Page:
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SPORTING SPIRIT
Free Spirit
P.T.Usha
P.T.Usha

By Ranjit Bhatia

Where young gitrls are constrained to stay at home, she dared to run
 


In 1999, more than two decades after she first tasted fame, P.T. Usha still runs for India. It is not that no other star has emerged, but that she and Indian athletics have remained so essentially intertwined.

Much like Milkha Singh she narrowly missed an Olympic medal. Much like Milkha again she made a substantive contribution to India's athletic movement.

In 1979, when she made a debut, athletics was very much a male preserve and track-suited women a rarity. But the 1982 Asian Games in Delhi, and Usha's later progress led to a resurgence of women's sport.

A loner, Usha was hardly aware of it. She trained systematically, obsessed about her success. By 1984 she was a vastly improved athlete, but missed a bronze at the Los Angeles Olympics by 1/100th of a second. Still, she smiled, saying, "I am very happy to have set an Asian best (55.42) for the event."

Her greatness lay in her ability to cover up any sense of failure. In 1986 she totally dominated the Asian Games at Seoul, winning the 200 m (23.44 secs), 400 m (52.16 secs), 400 m hurdles (56.06 secs), and 4 x 400 m relay. It established her as the nation's leading athlete and for the next five years India relied heavily on her.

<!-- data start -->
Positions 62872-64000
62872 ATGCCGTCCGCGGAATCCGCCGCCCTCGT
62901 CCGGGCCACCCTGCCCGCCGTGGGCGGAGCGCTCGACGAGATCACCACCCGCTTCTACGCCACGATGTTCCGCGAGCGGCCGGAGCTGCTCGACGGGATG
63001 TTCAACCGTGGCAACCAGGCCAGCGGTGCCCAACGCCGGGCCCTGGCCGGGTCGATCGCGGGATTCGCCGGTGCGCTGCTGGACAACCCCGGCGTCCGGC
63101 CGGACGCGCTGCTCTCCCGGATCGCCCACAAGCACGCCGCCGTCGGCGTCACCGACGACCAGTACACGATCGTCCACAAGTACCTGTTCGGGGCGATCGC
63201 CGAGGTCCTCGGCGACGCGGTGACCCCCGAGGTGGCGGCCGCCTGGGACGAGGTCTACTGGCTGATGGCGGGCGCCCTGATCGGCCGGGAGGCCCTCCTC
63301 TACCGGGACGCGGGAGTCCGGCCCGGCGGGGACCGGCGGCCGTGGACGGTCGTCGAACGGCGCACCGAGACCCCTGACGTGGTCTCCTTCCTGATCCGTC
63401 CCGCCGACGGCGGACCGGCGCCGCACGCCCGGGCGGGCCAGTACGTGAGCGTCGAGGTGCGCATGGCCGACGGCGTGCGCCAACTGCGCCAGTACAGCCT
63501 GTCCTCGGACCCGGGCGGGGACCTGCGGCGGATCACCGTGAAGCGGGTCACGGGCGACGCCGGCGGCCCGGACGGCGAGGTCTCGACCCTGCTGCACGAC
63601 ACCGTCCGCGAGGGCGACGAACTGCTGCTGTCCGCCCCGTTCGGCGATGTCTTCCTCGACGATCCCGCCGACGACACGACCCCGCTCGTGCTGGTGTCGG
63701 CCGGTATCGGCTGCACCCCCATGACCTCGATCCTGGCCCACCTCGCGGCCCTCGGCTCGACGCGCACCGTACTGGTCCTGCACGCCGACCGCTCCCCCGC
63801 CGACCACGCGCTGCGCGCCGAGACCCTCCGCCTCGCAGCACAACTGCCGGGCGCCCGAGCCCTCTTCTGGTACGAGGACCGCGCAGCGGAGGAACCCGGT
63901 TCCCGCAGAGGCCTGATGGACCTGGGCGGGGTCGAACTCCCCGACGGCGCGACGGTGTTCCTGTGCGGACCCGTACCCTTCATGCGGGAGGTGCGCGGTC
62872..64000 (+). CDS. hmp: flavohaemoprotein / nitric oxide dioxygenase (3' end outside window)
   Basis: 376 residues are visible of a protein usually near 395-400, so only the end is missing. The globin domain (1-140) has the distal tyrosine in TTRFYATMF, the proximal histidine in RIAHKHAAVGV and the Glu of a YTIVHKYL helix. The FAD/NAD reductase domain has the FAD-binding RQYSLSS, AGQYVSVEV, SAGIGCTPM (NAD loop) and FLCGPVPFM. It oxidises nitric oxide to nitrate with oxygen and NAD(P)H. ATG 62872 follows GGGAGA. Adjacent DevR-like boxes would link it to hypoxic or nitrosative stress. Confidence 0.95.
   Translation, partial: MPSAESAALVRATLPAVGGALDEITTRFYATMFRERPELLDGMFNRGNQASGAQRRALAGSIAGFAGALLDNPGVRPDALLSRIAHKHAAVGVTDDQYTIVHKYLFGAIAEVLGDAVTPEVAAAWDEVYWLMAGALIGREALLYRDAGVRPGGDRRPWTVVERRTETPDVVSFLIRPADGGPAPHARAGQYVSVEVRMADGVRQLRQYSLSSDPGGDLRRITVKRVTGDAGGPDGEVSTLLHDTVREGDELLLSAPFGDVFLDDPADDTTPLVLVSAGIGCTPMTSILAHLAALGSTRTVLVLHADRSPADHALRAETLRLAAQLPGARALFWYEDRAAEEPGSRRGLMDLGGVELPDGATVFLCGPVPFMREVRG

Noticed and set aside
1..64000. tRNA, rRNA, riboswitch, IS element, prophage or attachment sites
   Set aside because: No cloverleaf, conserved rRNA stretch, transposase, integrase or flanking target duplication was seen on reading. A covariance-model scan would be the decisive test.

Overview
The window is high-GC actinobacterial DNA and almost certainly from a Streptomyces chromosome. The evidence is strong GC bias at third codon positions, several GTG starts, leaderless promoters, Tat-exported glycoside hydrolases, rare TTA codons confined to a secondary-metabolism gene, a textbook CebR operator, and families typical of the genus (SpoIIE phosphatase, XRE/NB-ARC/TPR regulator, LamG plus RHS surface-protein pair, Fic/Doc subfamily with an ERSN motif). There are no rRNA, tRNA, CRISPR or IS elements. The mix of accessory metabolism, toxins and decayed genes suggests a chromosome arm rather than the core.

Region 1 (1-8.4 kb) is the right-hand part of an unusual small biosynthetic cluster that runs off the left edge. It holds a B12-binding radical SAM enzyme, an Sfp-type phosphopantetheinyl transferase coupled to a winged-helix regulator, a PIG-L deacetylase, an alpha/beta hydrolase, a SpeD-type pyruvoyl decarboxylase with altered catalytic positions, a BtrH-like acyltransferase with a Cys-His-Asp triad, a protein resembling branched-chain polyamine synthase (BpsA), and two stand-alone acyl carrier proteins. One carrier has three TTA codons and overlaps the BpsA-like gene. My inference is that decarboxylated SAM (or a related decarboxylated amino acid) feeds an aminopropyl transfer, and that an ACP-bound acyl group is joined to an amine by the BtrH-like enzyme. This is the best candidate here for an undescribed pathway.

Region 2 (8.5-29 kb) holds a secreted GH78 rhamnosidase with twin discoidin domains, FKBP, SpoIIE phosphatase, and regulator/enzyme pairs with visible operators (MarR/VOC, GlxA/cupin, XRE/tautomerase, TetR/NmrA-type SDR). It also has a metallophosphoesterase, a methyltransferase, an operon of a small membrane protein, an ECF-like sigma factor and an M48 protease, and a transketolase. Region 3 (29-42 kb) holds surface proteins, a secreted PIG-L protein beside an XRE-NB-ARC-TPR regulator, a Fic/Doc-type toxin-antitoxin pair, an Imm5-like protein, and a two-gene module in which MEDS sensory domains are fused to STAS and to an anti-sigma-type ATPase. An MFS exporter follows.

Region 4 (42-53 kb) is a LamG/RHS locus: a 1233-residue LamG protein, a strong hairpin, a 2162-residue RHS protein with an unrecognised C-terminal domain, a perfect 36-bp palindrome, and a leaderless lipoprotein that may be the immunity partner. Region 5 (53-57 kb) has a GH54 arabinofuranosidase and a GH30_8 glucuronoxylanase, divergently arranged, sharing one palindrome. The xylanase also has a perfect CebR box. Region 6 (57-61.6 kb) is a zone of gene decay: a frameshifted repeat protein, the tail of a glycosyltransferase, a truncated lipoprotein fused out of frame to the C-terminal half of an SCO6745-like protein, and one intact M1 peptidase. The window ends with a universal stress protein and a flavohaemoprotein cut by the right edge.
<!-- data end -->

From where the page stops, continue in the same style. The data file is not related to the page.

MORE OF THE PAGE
Marriage in 1991 was followed by retirement. But encouraged by her husband she returned in 1994. The new Usha was wiser, and though not all was heroic there were moments of history too. In 1998, with 30 Asian medals behind her, she went to the Asian Track and Field championships in Japan as a veteran. But bronze medals in 200 and 400 m, and two relay medals proved she was not out of breath yet. A month later she set a new national mark for the 200 m, bettering her 1989 mark. Critics may have scoffed at her but never at her dedication.

She will be remembered for being a trendsetter. Hailing from a modest middle- class background, her success led to a chain reaction. Young girls constrained by custom to stay at home, have dared to run. It is a revolution that has but one catalyst. Usha.

Ranjit Bhatia is a mathematics lecturer at St Stephen's College, Delhi. He ran the marathon in the 1960 Rome Olympics.

Champions
PRAKASH PADUKONE: Nine-time national badminton champion, won the All-England Championship in 1980 and the World Cup in 1981.

MICHAEL FERREIRA: Won the World Amateur Billiards Championship in 1977, 1981, 1983. He held 17 world records.

GEET SETHI: Won World Amateur Billiards Championship in 1985 and 1987, the Pro World in 1992, 1993 and 1998.

RAMANATHAN KRISHNAN: Only Indian to make Wimbledon semis in 1960-61. In the world Top 5, he won 47 titles.

 

 

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